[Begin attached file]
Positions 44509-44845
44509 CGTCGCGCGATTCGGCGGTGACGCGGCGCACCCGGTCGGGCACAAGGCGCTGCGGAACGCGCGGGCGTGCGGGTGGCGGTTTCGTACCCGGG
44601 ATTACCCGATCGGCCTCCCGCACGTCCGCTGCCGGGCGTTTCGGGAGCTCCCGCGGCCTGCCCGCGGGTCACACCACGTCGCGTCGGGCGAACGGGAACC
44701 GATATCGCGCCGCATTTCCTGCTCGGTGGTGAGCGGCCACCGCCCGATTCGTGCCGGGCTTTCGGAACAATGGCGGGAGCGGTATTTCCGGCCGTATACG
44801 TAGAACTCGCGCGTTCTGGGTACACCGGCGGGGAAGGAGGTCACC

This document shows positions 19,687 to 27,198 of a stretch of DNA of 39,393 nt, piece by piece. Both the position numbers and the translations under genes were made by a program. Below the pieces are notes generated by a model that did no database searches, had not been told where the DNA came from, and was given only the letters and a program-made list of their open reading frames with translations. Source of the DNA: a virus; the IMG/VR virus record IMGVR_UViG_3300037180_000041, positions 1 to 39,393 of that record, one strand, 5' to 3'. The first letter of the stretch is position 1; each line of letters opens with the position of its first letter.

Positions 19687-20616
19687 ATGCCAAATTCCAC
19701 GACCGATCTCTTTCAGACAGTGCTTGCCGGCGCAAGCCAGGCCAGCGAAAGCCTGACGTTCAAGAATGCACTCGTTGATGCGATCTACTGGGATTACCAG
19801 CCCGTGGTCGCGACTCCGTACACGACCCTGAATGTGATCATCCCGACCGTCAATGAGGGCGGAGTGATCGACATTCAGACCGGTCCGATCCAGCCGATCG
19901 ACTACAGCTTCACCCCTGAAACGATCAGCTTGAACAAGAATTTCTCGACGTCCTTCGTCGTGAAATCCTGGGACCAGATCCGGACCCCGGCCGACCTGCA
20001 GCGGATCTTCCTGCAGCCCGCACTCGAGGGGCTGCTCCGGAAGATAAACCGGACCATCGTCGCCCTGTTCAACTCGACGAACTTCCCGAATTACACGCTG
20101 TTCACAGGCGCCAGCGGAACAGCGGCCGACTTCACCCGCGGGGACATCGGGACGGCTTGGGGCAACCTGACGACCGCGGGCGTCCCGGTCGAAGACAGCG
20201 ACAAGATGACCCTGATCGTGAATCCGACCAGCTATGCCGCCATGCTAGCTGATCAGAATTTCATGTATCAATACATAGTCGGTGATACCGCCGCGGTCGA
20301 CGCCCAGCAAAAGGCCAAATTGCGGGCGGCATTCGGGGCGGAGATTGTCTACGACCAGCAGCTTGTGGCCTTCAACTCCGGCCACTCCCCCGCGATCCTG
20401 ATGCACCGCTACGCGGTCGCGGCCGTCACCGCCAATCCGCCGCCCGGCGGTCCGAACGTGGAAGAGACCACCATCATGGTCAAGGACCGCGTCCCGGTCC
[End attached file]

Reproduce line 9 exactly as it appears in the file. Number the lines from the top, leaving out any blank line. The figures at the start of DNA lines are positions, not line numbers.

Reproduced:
19701 GACCGATCTCTTTCAGACAGTGCTTGCCGGCGCAAGCCAGGCCAGCGAAAGCCTGACGTTCAAGAATGCACTCGTTGATGCGATCTACTGGGATTACCAG